Thousands expected for quake memorial

By Cullen Smith of The Star, Kurt Bayer of APNZ

Christchurch residents gather at Latimer Square in central Christchurch for the first service to mark a year since the magnitude 6.3 earthquake that struck Christchurch last year. Photo / NZ Herald
Christchurch residents gather at Latimer Square in central Christchurch for the first service to mark a year since the magnitude 6.3 earthquake that struck Christchurch last year. Photo / NZ Herald

Christchurch residents are already taking up seats at North Hagley Park for this afternoon's major Civic Memorial Service to remember the 185 people who died in the February 22 earthquake a year ago.

Organisers are expecting tens of thousands of Cantabrians to turn out for the service, which will include the reading of the names of the 185 dead and a two minutes' silence starting at 12.51pm - the time the magnitude-6.3 quake struck last year.

One early arrival Keith Longden, who lives in a red-stickered home in Dallington, one of the worst-affected city suburbs, took up a seat as close to the main stage as possible.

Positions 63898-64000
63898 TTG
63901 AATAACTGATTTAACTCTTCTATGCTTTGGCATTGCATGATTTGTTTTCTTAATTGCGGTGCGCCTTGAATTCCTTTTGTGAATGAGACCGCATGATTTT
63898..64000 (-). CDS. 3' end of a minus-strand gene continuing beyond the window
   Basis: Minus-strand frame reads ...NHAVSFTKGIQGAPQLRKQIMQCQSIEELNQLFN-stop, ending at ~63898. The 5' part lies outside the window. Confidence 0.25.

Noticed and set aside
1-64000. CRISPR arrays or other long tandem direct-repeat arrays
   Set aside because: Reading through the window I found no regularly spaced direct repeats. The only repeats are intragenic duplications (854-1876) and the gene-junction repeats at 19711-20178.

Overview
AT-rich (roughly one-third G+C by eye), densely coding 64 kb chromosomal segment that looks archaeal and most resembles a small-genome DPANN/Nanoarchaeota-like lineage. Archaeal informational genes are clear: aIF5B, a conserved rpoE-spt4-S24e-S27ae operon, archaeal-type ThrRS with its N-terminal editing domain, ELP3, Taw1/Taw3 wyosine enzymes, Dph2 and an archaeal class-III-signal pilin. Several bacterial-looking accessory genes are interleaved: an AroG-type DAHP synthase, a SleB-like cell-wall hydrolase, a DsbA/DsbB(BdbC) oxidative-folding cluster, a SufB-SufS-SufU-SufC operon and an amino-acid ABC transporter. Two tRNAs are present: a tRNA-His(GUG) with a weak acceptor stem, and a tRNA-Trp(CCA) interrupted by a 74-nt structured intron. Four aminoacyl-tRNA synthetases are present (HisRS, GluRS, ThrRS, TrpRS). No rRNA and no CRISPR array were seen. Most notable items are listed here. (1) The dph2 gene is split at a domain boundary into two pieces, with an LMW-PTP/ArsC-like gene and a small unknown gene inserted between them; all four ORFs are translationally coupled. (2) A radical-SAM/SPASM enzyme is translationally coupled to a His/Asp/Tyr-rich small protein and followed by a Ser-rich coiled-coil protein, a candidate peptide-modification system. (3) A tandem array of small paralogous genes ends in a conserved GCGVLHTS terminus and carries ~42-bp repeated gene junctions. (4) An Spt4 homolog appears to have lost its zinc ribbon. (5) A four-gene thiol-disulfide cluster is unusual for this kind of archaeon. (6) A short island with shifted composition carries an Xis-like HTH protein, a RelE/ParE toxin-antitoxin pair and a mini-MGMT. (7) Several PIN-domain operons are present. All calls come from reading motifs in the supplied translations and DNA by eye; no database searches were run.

Mr Longden wanted to pay his respects to those who died, as well as thank the rescuers who "did such an incredible job in such trying circumstances''.

His son Grant was working in the ANZ Building in Cathedral Square when the quake hit, and Mr Longden feels lucky his family escaped the worst of it.

"We feel very lucky, but a lot of people weren't. It's important that we show some solidarity with them.''

The retiree spends half his year in his hometown of Eastwood, Nottingham in England, and the rest of his time with his five grandchildren in Christchurch.

He was at the service today with a homemade sign, 'Friends across the world: Eastwood, Nottingham.'

Sheila Carney, 70, of Papanui, told APNZ she couldn't bear to come to the memorial last March, as it was "too soon. I wasn't ready''.

But now she has vowed to come every year, no matter how upsetting it was.

"It's the least you can do. No one wants to be doing this today, but it's healthy - it's part of the grieving process.''

She also hoped that February 22 would be a Canterbury public holiday in the future, adding: "Then it would be up for individuals to come and pay their respects if they wanted to.''

- APNZ

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